Saturday, November 10, 2012

The Old French Trading Post

Toured the private historic site Fort LaCharrette with its proprietor, architectural historian Wheelock Crosby Brown, who showed me around the oldest horizontal-log cabin west of the Mississippi and the fur-trading post founded in 1762 by Frenchman Joseph Chadron and his Osage Indian wife. Lewis and Clark visited Fort LaCharrette, the last white settlement on their way west, in 1804. Brown, a specialist in historic restorations, saved the buildings from ruin and lovingly restored or rebuilt every inch with original materials or as close as he could get. The cabin, trading post and authentic outbuildings perch on a bluff high above the Missouri River near Washington, Mo., and Brown (the bearded guy; degree from Stanford) flies there the old French flag and the 17-star American flag of Lewis and Clark's time. He gives tours, by appointment, to groups or to individuals such as myself. I got to sit in an 18th-century chair hollowed out of a log and upholstered with a blanket, and listen as Brown described the Chadrons' business and home lives. The fireplaces work.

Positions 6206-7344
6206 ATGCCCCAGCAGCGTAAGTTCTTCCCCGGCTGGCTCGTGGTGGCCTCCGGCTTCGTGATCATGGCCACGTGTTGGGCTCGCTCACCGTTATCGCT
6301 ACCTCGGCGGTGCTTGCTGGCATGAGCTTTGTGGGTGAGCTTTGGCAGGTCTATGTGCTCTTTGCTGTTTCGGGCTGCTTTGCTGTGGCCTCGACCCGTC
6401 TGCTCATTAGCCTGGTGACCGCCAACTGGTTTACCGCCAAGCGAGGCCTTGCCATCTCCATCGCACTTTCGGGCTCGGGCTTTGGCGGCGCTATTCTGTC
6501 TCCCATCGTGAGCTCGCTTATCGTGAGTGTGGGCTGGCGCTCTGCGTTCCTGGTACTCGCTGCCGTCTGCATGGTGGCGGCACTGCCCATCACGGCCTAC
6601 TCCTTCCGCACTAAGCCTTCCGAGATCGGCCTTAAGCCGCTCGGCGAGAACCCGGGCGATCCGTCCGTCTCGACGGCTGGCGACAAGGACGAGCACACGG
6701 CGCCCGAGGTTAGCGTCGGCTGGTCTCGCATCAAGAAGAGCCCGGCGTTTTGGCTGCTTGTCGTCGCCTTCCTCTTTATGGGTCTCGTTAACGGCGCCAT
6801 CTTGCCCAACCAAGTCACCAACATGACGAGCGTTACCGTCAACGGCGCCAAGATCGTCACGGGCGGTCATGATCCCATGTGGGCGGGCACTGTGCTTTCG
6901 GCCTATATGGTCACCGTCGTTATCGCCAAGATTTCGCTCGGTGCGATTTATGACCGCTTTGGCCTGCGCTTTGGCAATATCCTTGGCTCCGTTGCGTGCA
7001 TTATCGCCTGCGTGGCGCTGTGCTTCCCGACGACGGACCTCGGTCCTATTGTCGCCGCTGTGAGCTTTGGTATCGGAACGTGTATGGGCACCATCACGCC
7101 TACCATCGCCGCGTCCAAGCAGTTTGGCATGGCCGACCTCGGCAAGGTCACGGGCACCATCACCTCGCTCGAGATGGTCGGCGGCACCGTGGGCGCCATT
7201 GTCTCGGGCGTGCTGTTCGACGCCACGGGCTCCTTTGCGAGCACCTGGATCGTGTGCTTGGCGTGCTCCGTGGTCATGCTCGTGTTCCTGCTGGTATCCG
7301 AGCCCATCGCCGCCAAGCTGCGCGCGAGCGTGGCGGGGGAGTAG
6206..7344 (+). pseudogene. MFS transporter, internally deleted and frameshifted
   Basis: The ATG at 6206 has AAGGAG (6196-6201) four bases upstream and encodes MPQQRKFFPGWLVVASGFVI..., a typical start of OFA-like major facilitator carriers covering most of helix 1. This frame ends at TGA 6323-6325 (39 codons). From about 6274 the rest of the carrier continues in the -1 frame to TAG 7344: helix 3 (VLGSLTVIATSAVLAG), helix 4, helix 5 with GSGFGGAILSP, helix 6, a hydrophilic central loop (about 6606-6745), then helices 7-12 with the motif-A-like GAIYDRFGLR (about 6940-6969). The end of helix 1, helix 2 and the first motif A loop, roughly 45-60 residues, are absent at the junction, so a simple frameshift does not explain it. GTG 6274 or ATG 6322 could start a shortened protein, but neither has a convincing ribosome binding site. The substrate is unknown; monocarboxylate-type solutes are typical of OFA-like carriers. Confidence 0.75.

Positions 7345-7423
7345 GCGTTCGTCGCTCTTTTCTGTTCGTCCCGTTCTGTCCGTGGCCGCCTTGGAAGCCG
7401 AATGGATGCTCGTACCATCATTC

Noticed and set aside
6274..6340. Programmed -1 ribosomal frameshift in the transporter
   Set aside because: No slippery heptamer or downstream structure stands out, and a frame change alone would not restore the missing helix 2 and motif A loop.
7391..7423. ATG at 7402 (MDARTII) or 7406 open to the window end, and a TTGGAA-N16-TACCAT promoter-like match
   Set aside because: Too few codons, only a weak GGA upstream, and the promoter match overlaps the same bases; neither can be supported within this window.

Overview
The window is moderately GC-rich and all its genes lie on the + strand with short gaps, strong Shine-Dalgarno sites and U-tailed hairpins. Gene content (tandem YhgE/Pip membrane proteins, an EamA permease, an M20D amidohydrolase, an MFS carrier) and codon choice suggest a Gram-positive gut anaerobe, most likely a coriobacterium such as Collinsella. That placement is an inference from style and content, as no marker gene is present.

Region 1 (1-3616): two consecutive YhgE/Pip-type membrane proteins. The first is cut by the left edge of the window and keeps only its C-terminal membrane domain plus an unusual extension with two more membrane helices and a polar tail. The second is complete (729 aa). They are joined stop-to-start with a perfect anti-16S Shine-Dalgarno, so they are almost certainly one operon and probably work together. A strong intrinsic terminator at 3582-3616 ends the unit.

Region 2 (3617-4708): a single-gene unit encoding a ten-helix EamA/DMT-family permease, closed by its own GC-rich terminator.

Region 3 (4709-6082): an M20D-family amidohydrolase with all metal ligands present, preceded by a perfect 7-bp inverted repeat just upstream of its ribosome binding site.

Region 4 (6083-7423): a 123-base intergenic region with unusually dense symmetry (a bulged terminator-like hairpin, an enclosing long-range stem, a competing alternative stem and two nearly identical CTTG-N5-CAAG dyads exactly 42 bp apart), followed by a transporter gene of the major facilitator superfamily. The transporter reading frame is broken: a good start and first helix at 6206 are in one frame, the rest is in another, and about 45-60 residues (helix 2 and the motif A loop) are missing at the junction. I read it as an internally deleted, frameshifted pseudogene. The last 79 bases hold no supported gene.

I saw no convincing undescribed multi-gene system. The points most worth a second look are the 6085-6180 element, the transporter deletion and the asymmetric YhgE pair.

Brown explained that Fort LaCharrette wasn't a military fort. Back then, anyplace people could run for safety and shelter was called a fort. A "charrette" is a wooden wagon (pictured) of the kind that Joseph Chadron filled with furs he bought or bartered from white and Indian trappers, and took down the bluff to a boat and to St. Louis to resell.

Things to remember: "Osage" is from the French "Aux sage," meaning "wise ones." "Missouri" is from the Siouxan, "Ouimisourite," meaning "men of long canoes." Here's another article about Fort LaCharrette.

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